Global warming exists! But how do we know that? It may seem like a simple process of just looking at the temperature from year to year, but it is SO MUCH MORE than that! Our understanding of the global climate comes from a compendium of data including measured and tracked temperature, humidity, wind speed, and barometric pressure, spanning over 100 years of observation!! To study this massive amount of information and be able to surmise that the increasingly extreme and bizarre weather patterns are a result of human influence… it’s truly an incredible accomplishment. So everyone who says during a blizzard “so much for global warming”… shut up. You’re wrong.
This is what our earth would have looked like 300-million years ago if it had modern political borders. Pangea was a supercontinent that existed during the late Paleozoic and early Mesozoic eras, forming about 300 million years ago.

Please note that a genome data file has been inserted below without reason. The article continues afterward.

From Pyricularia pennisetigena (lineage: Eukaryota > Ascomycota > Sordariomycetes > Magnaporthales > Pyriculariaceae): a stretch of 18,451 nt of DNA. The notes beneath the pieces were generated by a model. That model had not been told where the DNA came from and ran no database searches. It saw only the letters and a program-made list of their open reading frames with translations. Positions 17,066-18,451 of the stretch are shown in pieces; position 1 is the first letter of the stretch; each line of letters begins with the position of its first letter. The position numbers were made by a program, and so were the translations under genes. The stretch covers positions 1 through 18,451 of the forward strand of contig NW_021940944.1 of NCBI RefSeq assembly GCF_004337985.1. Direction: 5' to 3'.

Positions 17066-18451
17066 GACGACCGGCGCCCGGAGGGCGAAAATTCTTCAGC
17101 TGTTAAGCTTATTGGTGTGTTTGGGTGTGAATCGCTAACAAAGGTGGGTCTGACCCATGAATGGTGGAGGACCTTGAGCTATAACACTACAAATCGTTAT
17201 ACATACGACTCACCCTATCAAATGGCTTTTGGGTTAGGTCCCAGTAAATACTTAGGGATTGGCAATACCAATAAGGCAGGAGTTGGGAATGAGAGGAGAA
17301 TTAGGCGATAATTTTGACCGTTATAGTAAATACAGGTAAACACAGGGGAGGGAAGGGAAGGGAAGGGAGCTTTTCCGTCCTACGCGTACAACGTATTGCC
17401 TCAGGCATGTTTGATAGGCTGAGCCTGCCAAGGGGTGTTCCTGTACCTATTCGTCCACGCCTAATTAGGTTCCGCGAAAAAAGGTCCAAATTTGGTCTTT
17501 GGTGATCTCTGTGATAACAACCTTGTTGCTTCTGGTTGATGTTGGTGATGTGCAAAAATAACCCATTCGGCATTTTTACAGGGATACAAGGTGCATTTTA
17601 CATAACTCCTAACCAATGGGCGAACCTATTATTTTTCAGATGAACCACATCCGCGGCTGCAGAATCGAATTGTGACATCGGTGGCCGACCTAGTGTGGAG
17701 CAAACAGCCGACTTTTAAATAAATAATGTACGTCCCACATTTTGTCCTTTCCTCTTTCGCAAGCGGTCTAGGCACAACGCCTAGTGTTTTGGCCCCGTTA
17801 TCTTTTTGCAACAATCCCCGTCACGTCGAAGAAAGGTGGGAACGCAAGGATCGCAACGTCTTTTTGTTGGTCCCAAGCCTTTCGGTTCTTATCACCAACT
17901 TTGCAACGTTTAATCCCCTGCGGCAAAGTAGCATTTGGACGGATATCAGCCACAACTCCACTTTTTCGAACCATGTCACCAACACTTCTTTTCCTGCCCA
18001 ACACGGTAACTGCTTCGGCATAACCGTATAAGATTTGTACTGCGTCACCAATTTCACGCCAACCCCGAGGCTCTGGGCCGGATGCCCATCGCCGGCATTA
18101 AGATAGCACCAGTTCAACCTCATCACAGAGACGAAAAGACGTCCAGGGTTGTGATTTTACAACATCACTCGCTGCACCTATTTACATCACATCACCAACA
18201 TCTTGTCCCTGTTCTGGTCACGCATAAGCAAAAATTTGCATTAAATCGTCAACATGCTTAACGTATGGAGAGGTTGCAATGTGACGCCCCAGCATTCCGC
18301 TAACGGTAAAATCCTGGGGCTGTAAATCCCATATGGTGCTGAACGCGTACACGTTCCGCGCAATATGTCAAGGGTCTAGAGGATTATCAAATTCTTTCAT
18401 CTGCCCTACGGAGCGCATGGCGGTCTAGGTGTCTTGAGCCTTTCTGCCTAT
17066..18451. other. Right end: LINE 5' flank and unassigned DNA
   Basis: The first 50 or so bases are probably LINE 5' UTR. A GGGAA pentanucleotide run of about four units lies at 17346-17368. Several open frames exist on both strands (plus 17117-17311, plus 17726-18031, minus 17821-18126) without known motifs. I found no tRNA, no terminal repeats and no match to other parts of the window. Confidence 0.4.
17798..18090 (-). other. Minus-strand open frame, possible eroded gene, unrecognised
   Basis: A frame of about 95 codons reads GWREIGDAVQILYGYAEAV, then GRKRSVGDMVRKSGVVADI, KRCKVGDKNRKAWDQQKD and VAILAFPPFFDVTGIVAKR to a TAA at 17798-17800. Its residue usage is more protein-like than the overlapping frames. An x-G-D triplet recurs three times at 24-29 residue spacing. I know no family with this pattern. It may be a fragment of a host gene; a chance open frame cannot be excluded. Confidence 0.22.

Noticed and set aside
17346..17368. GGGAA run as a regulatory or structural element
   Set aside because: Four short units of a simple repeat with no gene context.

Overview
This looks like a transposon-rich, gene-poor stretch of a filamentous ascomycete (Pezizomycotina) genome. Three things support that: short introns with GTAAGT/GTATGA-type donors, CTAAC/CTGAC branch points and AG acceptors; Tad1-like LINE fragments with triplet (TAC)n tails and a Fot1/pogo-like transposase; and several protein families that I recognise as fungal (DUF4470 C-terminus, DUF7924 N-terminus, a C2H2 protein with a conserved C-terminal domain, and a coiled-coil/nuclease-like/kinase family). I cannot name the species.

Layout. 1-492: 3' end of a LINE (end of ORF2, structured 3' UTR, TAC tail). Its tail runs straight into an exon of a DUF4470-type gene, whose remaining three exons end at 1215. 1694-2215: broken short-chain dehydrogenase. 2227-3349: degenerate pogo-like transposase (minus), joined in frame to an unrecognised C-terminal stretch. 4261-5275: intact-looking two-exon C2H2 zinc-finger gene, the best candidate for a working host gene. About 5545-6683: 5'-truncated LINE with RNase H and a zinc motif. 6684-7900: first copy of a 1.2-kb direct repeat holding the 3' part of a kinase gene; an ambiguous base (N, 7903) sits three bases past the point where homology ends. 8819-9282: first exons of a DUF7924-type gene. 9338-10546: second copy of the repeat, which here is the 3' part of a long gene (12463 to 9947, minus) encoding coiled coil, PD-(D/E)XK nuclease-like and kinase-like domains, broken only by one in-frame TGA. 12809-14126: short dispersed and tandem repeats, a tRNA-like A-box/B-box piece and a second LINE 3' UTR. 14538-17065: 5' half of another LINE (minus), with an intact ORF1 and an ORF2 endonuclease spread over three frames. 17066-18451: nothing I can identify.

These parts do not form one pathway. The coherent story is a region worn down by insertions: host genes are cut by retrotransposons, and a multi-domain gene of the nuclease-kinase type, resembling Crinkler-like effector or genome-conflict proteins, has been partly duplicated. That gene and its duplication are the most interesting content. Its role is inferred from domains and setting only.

A major agricultural area of USA, Palouse encompasses parts of southeastern Washington, north central Idaho and, in some definitions, extending south into northeast Oregon. It is a truly spectacular sight.
Photos like these scares and fascinates in equal doses. The sheer scale of these holes reminds you of just how tiny you are. The face of the Earth is beleaguered with giant scars, scoured out in our ongoing bid to the plunder the planet of its natural resources.
Researchers need accurate and timely rainfall information to better understand and model where and when severe floods, frequent landslides and devastating droughts may occur. GPM’s global rainfall data will help to better prepare and respond to a wide range of natural disasters.
Why do we see those stunning lights in the northern- and southernmost portions of the night sky? The Aurora Borealis and Aurora Australis occur when high-energy particles are flung from the Sun’s corona toward the Earth and mingle with the neutral atoms in our atmosphere — ultimately emitting extraordinary light and color. Michael Molina explains every step of this dazzling phenomenon.